Here's an example of three core, diversified dividend funds that have had good gains this year through April 30, 2016. These ETFs sound the same, but you can see that they are invested in different areas of the market.iShares High Dividend ( HDV) is almost entirely invested in the largest stocks, while iShares Select Dividend and SPDR S&P Dividend ( SDY) have more exposure to mid- and small-caps. iShares Select Dividend is overweight in utilities, a sector that's not in the top three for SDY or HDV. SDY has more exposure to industrials than either of the other two ETFs, and HDV has more invested in energy stocks.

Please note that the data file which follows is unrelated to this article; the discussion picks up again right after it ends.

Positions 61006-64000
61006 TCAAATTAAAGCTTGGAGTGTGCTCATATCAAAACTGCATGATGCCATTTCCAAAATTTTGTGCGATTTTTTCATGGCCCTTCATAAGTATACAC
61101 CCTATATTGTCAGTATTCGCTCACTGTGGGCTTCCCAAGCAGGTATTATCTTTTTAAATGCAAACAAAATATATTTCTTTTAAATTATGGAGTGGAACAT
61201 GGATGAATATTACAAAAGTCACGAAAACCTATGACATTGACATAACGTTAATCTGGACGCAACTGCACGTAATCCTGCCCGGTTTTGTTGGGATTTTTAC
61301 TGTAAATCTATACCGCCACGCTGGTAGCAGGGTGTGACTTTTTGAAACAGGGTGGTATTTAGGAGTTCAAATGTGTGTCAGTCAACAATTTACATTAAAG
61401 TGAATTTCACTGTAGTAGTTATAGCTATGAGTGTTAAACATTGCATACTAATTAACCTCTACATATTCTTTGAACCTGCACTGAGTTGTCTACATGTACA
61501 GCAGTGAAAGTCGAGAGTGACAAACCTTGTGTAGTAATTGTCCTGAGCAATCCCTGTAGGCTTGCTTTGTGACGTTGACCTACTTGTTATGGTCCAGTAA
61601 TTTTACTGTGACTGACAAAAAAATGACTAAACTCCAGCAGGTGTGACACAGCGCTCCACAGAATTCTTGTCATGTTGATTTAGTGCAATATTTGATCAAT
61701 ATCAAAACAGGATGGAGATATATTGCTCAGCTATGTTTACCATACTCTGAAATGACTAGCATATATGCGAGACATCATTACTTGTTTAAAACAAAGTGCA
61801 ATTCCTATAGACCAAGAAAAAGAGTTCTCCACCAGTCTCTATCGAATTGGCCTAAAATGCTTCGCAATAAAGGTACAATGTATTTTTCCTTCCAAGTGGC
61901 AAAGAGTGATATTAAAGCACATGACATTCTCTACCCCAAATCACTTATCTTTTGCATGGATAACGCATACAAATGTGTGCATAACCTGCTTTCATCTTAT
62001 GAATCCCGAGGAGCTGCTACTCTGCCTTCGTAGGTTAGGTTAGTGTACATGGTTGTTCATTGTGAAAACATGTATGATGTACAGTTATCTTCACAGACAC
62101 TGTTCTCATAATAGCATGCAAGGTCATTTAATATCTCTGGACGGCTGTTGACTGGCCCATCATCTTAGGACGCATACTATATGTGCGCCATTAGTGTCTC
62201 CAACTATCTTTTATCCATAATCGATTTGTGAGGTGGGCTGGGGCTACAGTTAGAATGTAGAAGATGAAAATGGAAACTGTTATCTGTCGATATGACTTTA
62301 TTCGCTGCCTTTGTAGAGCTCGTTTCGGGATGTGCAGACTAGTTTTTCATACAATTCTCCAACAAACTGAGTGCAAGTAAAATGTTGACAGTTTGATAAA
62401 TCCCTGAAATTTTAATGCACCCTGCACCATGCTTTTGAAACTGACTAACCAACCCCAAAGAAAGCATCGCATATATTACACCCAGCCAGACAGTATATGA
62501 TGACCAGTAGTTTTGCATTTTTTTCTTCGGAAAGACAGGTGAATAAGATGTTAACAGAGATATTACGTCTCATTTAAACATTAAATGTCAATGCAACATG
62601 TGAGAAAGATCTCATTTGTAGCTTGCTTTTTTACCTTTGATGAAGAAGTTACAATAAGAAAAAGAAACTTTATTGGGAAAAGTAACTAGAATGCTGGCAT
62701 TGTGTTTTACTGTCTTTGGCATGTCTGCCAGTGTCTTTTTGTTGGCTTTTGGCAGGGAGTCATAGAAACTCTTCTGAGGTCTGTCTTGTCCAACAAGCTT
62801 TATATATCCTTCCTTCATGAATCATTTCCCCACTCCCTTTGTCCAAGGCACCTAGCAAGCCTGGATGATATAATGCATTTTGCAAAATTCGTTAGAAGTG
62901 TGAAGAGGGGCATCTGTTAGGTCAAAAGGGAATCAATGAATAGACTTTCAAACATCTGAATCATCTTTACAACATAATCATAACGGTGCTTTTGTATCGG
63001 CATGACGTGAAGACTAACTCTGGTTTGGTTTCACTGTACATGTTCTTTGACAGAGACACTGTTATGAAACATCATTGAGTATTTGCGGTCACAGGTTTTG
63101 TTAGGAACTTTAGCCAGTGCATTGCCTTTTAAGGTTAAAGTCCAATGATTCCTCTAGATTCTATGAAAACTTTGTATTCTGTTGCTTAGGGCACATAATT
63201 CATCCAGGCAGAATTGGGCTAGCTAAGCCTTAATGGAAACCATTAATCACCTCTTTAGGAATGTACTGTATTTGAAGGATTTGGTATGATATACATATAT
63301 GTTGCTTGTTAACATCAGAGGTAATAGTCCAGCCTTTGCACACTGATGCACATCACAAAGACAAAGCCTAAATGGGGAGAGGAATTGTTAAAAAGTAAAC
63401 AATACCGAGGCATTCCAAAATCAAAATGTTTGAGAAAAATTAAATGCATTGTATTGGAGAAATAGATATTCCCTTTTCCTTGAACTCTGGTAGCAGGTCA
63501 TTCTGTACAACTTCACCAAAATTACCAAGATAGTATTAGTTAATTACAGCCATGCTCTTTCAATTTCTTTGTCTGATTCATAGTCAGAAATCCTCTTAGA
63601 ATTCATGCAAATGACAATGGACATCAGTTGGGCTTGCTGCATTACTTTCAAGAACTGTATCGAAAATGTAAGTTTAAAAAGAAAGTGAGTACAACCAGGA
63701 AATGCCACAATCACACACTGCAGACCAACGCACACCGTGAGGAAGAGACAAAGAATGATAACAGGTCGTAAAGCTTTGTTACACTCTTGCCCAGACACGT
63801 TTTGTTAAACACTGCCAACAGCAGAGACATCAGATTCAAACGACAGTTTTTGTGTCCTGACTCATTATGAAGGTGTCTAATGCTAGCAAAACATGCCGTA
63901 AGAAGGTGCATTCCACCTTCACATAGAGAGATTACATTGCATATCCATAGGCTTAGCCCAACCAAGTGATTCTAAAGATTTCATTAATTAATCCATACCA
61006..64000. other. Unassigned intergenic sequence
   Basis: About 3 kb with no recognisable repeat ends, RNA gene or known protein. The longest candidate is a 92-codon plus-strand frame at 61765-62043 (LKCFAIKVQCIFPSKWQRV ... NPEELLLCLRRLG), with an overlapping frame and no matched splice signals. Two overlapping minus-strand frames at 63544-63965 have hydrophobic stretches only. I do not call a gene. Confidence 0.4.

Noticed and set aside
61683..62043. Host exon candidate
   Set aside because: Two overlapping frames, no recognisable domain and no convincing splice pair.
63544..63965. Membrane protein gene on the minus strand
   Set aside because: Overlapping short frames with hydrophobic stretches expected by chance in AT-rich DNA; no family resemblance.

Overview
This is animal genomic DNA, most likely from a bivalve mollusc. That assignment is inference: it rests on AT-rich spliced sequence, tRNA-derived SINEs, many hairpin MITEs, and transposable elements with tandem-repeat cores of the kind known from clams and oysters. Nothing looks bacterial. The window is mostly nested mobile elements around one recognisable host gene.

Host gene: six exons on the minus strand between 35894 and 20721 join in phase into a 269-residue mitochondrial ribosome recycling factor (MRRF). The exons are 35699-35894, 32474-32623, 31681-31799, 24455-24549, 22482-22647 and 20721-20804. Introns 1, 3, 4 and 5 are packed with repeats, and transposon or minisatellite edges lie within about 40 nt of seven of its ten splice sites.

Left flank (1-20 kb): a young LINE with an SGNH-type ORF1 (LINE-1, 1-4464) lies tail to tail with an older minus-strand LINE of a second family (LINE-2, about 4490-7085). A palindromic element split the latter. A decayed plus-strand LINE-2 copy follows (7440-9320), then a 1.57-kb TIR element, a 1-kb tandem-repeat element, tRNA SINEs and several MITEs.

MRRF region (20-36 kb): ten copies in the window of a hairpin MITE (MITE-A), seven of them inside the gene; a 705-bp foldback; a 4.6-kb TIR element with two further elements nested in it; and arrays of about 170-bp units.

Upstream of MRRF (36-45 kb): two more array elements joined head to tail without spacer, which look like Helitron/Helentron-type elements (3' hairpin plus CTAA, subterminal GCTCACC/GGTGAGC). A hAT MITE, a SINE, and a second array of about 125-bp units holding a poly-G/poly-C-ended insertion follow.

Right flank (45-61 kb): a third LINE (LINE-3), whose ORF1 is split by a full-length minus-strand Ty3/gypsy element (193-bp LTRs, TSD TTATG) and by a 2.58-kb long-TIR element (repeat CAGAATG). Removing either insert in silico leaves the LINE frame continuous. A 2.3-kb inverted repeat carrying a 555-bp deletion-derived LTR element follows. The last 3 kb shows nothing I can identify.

If you bought all three of these ETFs, you'd essentially own about 217 individual stocks, and only eight of these stocks were held by all three funds. The majority of the stocks—74%—were owned by just one of the ETFs.Funds that have done well recently, like these dividend ETFs, tend to do well for a few months or even a few years (academics call this 'persistence of performance'). But that doesn't mean every strong-performing ETF will continue to excel. One of these dividend ETFs will likely stumble before the others, and by investing in several strong performing dividend funds, investors can increase their chances of owning an ETF that continues to outperform.